glasses. Pediatric anesthesiologists, child life specialists, and a
third-party developer at our institution partnered to develop cus-
tomized software and modify hardware to enable the use of AR
technology in pediatric preoperative care (
The Microsoft HoloLens is the first self-contained holographic
computer that enables one to engage with digital content and
interact with holograms. The added ability of providers to mirror
and control the content on a tablet enhances the patient experi-
ence while also allowing personnel to be aware of the child’s
progression through the AR experience. Though other audiovisual
interaction techniques for children exist, AR glasses are unique in
their ability to blend the frightening unfamiliar surroundings of
the hospital with playful and educational holograms. AR glasses
serves as an ideal tool for nonpharmacologic anxiolysis in
patients who fear the completely immersive nature of VR
IRB deemed exempt.
The study was funded by departmental resources.
CONFLICT OF INTEREST
The authors report no conflict of interest.
Thomas J. Caruso
Thomas J. Caruso
Department of Anesthesia, Lucile Packard Children’s Hospital Stanford,
Palo Alto, CA, USA
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adverse events in obese children undergoing elective general surgery.
Br J Anaesth. 2011;106:359-363. Available from: https://doi.org/10.
2. Moadad N, Kozman K, Shahine R, et al. Distraction using the BUZZY
for children during an IV insertion. J Pediatr Nurs. 2016;31:64-72.
Available from: https://doi.org/10.1016/j.pedn.2015.07.010.
3. Lyon J. Augmented reality goes bedside. JAMA. 2017;317:127.
An in vitro analysis of the dead space in 5 supraglottic airway
devices intended for use in small children and infants
Sir—Multiple recent studies have confirmed the efficacy and safety
of different supraglottic devices designed for use in infants and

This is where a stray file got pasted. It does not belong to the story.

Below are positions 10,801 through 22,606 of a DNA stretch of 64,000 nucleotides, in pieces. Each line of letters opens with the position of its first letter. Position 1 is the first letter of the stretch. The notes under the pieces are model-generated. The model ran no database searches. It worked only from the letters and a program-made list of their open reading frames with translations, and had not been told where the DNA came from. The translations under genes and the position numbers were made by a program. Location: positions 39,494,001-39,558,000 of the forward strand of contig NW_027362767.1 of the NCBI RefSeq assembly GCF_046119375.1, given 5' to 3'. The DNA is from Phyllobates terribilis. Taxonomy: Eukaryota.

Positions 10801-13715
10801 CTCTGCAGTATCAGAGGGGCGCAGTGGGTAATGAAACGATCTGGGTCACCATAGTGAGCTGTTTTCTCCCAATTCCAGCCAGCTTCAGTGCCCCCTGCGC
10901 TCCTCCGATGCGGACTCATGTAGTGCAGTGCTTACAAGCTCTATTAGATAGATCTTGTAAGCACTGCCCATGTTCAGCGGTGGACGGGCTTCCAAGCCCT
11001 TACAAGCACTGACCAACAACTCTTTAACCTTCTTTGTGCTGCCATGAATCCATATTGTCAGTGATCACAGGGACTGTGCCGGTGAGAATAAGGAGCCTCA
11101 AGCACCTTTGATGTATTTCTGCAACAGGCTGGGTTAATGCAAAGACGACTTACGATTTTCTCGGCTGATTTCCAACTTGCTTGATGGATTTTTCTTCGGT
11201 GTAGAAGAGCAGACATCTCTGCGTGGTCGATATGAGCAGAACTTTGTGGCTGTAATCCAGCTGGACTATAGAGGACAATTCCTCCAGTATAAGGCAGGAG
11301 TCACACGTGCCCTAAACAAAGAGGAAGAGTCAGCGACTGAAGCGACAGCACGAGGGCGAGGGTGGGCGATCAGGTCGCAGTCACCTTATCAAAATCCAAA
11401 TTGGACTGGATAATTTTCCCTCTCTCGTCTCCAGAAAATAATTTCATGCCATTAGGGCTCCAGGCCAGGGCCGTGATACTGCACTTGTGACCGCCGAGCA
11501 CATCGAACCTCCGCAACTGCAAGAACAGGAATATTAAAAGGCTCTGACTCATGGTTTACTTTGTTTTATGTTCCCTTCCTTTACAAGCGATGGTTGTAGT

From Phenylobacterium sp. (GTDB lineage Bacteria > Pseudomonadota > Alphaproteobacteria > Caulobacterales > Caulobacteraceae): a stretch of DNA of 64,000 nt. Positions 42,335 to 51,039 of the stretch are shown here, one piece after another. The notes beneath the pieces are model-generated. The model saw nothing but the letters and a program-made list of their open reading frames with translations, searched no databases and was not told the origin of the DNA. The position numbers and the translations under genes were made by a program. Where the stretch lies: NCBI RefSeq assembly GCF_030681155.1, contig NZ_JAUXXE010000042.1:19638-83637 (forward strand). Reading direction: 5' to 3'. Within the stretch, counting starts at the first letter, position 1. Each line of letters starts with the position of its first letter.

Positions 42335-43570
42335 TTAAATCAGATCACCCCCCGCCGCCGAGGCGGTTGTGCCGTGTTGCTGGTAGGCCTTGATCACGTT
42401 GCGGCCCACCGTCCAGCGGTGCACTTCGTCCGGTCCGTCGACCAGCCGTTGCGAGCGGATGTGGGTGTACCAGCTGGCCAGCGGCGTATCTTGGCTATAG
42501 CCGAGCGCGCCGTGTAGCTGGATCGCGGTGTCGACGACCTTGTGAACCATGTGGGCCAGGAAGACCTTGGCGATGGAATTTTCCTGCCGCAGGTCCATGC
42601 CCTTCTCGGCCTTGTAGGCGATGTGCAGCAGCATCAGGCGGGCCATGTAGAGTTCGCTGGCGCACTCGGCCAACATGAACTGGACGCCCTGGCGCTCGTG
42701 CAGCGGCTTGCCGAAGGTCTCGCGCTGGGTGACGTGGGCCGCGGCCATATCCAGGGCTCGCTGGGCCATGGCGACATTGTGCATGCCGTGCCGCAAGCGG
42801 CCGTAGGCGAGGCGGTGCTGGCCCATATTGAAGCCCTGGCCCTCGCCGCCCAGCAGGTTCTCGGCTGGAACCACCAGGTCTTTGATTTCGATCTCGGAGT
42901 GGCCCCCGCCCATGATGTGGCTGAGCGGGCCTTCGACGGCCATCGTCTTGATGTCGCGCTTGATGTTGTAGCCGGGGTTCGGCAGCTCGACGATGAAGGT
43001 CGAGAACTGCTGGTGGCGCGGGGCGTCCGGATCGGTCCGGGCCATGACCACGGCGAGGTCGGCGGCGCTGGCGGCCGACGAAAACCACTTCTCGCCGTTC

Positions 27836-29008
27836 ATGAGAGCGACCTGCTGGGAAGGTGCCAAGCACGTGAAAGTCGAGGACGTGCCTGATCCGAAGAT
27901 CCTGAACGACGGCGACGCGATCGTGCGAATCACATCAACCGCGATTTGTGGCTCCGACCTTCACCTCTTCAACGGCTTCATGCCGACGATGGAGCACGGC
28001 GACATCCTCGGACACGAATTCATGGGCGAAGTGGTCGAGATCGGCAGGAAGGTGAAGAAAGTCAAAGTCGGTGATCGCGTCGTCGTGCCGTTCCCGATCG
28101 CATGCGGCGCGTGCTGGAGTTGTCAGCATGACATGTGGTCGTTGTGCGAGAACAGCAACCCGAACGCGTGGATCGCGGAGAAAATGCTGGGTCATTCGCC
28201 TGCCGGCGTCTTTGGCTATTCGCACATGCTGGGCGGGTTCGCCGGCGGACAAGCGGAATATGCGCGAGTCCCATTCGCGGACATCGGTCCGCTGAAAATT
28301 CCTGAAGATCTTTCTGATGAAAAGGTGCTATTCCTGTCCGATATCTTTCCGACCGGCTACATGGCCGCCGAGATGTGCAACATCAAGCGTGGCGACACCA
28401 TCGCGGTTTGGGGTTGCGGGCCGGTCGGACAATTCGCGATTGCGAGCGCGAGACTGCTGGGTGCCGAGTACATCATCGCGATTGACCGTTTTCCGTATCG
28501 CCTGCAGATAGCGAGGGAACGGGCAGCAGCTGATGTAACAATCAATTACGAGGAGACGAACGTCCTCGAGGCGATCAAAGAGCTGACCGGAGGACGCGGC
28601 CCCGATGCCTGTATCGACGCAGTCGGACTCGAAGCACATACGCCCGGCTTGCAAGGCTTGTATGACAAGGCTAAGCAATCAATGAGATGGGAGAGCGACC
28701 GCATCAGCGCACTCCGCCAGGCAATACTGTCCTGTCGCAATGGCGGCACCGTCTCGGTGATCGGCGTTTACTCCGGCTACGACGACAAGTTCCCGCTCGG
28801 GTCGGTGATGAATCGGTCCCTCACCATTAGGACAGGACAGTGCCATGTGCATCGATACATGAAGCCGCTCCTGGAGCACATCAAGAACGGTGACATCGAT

At this time, there are limited, if any, data on the
dead space of these devices and therefore limited consideration for
the impact of device selection on ventilation in very young infants
Five supraglottic devices, including the LMA-Classic
Sandiego, USA), LMA-Proseal
(Cookgas, St. Louis,
(Intersurgical Ltd, Berkshire, UK), and LMA-Supreme
(Teleflex), were evaluated for dead space. The smallest sizes of each
device were attached via their 9-mm adaptors to a rigid styrene sur-
face using cyanoacrylate adhesive. A bead of silicone sealant was
added around the adapter/styrene interface. An adhesive Tega-
(3M; Health Care, St. Paul, USA) was affixed to the bowl of
the device after filling the attached conduit with a measured amount
of water. A 23-gauge needle was then used to pierce the Tegaderm
and water was injected using a syringe. Air was cautiously vented
through a second hole. The total volume of water needed to fill the
FIGURE 1 A, The holograms Ben and
Jenny mirrored onto a tablet allowing
providers to participate in the experience.
B, The patient happily immersed in the AR
glasses experience, while the IV access
team looks to establish venous access via
the ultrasound [Colour figure can be
viewed at wileyonlinelibrary.com]